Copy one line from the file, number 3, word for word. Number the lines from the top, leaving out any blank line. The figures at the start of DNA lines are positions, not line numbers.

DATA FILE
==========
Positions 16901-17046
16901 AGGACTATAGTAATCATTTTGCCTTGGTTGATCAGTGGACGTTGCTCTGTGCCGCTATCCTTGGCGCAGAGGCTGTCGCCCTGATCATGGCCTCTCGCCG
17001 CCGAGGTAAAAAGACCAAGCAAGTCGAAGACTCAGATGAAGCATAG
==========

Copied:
17001 CCGAGGTAAAAAGACCAAGCAAGTCGAAGACTCAGATGAAGCATAG